CNN's coverage -- at least that which I saw -- was quite good. I'll have more on that later in this posting. But there was one moment that especially caught my attention, and it was one that demonstrates how the technology we take for granted today can cut both ways.
Shortly after 10:00 p.m. reports began to filter in that Saddam Hussein had indeed been executed. While Anderson Cooper was taking his viewers to Iraq, where two reporters were providing live updates, and discussing the situation with guests here in the United States, the crawl at the bottom of the screen remained active.
What was it showing at one point? College basketball scores. From the night before. Shortly thereafter the entire crawl came down and was replaced by CNN's typical breaking news crawl.
As mentioned, the coverage that I watched on Friday evening I thought was quite good. John Roberts -- who I contend might deserve an even larger role at CNN -- anchored the 8:00 pm hour, and then was part of a roundtable discussion during Larry King Live, in the 9:00 pm hour. He then was one of Cooper's guests in the 10:00 pm hour. Of course, the problem with covering any live story in which the critical event could happen at any point is that a news organization is forced to fill...stretch...talk, whatever term you wish to use.
What I thought was particularly interesting was:
1. the number of guests who were critical of either the trial that led to the guilty verdict against and death sentence imposition for Saddam, or
2. of the intense reporting of a man whose power was long gone and who was no longer a player (so to speak) in Iraqi governmental affairs.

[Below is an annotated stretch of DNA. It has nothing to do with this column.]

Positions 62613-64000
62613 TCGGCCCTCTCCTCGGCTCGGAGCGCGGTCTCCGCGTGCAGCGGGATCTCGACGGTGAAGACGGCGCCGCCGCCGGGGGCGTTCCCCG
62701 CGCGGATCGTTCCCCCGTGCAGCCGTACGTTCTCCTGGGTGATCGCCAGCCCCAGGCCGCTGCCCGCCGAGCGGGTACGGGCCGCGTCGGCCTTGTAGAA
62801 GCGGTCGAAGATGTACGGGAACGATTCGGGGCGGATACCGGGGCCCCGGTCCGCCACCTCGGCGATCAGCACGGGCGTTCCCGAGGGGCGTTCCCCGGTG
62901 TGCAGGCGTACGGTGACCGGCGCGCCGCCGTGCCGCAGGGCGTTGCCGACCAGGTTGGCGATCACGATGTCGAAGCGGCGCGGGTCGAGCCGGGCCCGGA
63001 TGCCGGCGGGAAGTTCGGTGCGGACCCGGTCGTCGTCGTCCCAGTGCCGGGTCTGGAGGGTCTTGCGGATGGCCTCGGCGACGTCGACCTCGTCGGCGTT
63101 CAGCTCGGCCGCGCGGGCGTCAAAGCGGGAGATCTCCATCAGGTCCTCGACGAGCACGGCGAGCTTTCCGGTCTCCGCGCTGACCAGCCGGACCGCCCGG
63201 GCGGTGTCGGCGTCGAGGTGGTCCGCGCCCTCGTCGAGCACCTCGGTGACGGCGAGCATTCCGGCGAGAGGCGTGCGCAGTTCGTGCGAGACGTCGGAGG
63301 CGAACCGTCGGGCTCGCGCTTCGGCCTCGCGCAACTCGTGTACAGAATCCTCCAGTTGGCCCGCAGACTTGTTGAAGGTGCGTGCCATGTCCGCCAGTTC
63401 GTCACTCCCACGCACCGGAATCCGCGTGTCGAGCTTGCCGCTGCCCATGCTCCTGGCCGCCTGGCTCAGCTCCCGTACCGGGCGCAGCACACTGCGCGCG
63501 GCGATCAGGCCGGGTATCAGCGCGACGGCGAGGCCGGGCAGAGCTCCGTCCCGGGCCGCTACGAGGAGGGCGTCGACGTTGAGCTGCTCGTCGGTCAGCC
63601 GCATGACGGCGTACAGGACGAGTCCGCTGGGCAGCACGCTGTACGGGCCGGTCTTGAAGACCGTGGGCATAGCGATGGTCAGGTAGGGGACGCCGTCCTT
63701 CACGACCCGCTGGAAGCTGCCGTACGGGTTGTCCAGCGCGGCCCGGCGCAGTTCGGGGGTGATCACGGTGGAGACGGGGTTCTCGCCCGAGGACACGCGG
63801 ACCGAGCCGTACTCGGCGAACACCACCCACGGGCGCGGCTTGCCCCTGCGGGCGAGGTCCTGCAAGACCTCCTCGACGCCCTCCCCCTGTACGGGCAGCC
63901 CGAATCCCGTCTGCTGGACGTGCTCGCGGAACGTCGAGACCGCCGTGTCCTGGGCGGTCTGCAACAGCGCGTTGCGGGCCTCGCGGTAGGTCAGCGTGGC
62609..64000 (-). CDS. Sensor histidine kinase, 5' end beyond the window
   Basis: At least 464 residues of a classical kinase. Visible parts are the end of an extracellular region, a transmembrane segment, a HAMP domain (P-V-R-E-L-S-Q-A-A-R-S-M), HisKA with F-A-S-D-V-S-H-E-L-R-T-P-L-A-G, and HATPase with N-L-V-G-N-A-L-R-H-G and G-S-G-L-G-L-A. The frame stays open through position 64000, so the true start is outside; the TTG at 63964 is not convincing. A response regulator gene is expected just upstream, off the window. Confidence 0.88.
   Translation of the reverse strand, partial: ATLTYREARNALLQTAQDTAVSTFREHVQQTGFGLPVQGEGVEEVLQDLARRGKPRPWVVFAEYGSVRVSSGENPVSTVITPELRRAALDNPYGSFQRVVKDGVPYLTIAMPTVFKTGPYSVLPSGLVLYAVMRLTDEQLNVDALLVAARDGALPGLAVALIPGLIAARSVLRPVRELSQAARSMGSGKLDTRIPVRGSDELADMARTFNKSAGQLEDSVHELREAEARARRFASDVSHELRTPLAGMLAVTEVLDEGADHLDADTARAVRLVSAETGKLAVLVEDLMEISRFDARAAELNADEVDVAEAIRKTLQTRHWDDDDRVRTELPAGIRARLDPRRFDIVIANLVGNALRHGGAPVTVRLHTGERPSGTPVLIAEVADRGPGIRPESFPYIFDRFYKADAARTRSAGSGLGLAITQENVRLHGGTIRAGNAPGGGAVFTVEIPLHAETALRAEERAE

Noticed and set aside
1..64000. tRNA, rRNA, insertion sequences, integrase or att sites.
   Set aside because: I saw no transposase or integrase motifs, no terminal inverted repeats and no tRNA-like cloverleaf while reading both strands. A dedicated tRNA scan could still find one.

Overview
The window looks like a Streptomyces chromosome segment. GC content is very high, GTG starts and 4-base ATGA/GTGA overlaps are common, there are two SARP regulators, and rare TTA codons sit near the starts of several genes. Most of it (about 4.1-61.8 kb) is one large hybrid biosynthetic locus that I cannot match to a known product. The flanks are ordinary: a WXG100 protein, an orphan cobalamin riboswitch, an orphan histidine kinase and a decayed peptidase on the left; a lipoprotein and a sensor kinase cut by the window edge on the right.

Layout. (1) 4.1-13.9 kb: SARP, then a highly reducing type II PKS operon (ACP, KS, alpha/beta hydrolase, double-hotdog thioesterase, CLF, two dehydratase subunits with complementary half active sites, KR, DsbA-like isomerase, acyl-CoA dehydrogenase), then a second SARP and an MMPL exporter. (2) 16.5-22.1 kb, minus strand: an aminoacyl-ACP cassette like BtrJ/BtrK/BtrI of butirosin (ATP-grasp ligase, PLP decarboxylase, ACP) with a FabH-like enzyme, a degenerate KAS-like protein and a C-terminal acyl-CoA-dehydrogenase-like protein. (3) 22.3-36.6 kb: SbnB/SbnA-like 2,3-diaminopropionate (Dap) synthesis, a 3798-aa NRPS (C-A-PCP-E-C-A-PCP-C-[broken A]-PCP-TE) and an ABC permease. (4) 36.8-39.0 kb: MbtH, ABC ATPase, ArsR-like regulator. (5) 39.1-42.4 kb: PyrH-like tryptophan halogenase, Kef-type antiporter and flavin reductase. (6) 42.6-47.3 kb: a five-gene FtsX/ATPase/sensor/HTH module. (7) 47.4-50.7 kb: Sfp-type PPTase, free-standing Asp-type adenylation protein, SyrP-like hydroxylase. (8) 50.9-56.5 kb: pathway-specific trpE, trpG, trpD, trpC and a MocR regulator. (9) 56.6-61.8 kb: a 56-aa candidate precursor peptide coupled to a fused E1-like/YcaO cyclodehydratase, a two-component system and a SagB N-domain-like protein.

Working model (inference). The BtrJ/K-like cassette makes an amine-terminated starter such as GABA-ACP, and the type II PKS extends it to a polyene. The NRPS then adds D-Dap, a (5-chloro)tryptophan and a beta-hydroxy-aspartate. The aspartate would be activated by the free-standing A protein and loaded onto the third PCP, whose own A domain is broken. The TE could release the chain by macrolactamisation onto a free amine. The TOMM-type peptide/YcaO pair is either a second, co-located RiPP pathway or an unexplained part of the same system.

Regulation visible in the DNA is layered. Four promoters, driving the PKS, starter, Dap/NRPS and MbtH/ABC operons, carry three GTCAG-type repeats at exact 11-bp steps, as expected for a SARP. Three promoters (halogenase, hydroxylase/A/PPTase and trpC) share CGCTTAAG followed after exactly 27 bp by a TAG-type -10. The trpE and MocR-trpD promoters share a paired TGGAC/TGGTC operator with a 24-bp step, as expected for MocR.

I thought CNN should have provided more live pictures/feeds of television stations throughout Iraq and the Middle East. The file video of Saddam -- used and re-used -- became tiresome after awhile. In fairness to CNN, it might have chosen not to use this live coverage for fears that some kind of controversial or uncomfortable image of Saddam's execution might have been disseminated.
Something else to consider about the news about Saddam's execution -- the first reports of his death came from Al-Hurra television, an Arabic-language television station with close ties to the United States. This should be a troubling issue because it feeds the idea that the United States was either involved directly in the execution, or at least was adamant in ensuring that the news of the execution got out. It was not until 20 minutes later that state television delivered news of Saddam's death.